Linux is operating in high circles these days. The Royal Family's Web site www.royal.gov.uk is now running on the open source operating system.
Colin Tenwick, vice president and general manager of Red Hat Europe said: "We found out from Netcraft who do Web site research that the Royal Family's Web site is running Apache Web server on Linux Red Hat instead of Sun's solaris operating system."
Could Linux soon be expecting a telegram from the Queen? Not for another 92 years.
Linux was eight years old last Friday. Version 0.01 was first introduced into the world on 17 September 1991, but it has proved a precocious child and has grown very quickly.
Tenwick said: "Eight years ago Linux was a glint in the eye. Now it is on the verge of becoming the most prevalent operating system worldwide."
He added: "In the past twelve months particularly it has accelerated in growth and is being adopted by SMEs and businesses with the backing of the likes of Oracle, Informix and Sybase."
In eight years from now Tenwick does not see it out-growing its open source origins: "Open source will be the major way software is developed and deployed," he said.
Jon Prial, director, Integrated Solutions and Linux Marketing for IBM said: "Linux has as big a buzz around it as we've even seen. It's come a long way very quickly and things will get even more interesting as it is beginning to achieve awareness in the CIO's office."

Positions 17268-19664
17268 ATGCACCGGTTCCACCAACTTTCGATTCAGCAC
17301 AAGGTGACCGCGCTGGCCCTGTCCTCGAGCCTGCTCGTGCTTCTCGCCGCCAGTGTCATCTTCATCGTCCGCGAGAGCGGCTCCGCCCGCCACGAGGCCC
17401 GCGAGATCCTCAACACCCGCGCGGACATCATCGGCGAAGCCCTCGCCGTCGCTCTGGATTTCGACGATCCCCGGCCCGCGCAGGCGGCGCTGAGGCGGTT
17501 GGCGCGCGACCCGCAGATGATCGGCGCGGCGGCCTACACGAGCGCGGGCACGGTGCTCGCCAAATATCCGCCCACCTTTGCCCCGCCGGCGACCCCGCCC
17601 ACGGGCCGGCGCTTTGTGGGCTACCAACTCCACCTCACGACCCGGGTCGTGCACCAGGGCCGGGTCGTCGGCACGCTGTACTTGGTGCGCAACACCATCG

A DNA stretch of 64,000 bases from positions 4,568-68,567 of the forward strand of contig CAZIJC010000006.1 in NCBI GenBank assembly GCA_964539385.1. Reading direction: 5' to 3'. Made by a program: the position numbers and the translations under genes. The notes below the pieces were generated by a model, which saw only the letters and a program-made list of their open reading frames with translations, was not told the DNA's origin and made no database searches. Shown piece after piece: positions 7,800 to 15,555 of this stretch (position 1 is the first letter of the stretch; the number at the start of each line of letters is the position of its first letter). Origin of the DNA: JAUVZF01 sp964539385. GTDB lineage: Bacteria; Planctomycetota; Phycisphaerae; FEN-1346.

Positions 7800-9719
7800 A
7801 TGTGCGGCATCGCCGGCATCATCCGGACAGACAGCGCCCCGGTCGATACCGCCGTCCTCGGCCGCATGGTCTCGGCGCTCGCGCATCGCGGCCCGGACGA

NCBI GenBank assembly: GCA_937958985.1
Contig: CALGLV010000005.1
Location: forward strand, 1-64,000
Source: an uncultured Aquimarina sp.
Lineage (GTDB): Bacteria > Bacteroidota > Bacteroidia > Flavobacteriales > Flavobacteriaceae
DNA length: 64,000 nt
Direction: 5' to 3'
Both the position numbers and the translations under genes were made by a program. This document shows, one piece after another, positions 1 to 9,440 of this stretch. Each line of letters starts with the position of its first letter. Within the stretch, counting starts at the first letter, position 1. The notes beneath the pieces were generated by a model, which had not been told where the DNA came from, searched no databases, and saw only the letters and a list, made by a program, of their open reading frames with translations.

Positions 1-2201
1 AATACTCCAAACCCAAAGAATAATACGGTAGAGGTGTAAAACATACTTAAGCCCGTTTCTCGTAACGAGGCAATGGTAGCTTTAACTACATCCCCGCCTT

IDC analyst Kirsten Ludvigsen believes Linux is a precocious developer: "It's like a teenager. It has a lot of fun stuff, but lacks maturity and hardcore responsibilities."
"It's not very good at clustering and only handles four processors so far, compared to Sun's Solaris which handles 64."
Red Hat is pleased to announce on Linux's anniversary the launch of its certification programme in the UK.
The Red Hat Certified Engineer qualification is aimed at experienced Unix and Linux technical professionals wishing to obtain Red Hat Certified Engineer status.
Tenwick said: "It's all about offering the best level of support and is part of bringing Linux out of the garage and into the office."
He added: "We want Red Hat Linux to be the best quality in the industry."
Lasting five days, the course covers Red Hat Linux installation, basic configuration and administration, advanced installation and configuration, X Windowing, standard networking services and systems administration and security.
It costs £1,599 plus VAT and can be undertaken between October and December 1999.
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